C Language

The Evolution of Standards

Standards shouldn't be frozen in time. A "standard" that changes weekly isn't much use, but over time good standards evolve as you discover more effective approaches. Some newly discovered approaches may be improvements in lexical style, but the main improvements will be in the reuse of macro, function, and class libraries. As these libraries grow and improve, old methods may be replaced by better ones and the standards should be modified to reflect the changes.

Evolution of the standards is easier than evolution of existing code. This is the place for good editors and translation tools. Most programming editors today provide both a search-and-replace feature that supports advanced "regular expression" pattern matching, as well as an "extension" (or "macro") language for writing editing functions or scripts. Together these facilities allow you to make file-wide revisions more easily. For quick standalone translations, a language like Awk is an easy-to-use, powerful tool. Awk provides regular expression pattern matching, dynamic table handling and simplified I/O, and it uses a syntax similar to C, so it's an ideal "workbench" tool for C programming.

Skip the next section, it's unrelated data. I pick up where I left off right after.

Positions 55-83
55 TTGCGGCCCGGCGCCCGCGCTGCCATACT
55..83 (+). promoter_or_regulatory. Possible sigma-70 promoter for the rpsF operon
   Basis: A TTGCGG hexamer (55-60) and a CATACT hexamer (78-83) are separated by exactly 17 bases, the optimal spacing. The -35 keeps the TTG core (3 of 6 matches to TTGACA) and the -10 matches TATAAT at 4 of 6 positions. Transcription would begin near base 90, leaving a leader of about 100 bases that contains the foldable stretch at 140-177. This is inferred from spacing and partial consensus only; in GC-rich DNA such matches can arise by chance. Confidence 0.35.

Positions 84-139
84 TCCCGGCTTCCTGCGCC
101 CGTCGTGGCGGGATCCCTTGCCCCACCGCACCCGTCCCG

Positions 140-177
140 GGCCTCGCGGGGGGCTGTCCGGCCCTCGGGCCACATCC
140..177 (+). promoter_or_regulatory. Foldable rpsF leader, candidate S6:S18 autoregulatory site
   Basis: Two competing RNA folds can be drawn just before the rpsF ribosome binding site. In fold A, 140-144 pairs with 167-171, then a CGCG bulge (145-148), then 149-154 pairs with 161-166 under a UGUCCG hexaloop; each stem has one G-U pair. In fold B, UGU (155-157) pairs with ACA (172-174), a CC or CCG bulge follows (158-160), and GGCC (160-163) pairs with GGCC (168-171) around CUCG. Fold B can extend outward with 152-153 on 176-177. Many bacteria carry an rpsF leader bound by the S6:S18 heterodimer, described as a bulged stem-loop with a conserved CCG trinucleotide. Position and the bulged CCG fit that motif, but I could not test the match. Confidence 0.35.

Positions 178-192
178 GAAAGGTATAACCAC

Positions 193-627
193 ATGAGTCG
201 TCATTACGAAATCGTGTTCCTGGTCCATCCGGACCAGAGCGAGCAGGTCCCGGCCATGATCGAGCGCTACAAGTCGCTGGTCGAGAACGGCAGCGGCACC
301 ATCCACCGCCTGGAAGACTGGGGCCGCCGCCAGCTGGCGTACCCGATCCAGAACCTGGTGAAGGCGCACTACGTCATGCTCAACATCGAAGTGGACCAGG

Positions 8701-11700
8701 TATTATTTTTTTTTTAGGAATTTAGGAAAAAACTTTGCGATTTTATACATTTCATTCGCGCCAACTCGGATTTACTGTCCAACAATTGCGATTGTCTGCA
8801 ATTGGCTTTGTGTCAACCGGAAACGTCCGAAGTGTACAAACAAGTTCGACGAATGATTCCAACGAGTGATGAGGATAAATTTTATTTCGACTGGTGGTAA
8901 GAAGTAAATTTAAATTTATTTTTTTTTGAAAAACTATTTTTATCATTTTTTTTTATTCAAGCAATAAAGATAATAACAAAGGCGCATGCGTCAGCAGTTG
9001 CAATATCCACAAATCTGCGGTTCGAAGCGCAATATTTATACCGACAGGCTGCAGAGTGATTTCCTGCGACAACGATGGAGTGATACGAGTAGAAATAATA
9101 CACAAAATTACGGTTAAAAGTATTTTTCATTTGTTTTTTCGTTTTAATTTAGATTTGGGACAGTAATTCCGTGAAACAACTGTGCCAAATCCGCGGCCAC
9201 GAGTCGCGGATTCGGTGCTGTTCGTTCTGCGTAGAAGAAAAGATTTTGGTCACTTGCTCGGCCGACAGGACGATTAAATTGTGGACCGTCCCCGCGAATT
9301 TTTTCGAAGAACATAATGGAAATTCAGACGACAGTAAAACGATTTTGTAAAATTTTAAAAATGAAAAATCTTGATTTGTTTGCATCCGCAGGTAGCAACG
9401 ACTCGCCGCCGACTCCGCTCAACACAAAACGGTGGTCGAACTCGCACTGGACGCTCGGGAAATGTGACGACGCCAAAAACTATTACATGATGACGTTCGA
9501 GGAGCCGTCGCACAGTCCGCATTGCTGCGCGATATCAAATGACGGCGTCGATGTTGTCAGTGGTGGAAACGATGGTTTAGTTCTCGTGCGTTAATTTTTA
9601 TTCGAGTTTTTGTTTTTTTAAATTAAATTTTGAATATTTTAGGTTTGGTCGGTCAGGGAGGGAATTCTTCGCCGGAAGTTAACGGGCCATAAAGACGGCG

Changing code to satisfy evolving standards is only one reason to use the best programming editor you can find for C programming. Among the capabilities you can expect from a good editor: multiple files and windows, mouse-driven text selection and file positioning, auto-indenting of C source code, block indent and unindent, finding matching delimiters, one- and two-keystroke "skeleton" code expansion, compiler execution from within the editor, pop-up display of compiler errors, and point-and-shoot navigation to the source of errors.

With a good editor, it's so easy to manipulate text that it's not a burden to pay careful attention to programming standards, especially ones that deal with lexical style. By contrast, "dumb terminal" and line-oriented editors, or editors without mouse and window support or an extension language, are poor choices to encourage programmers to "polish" code.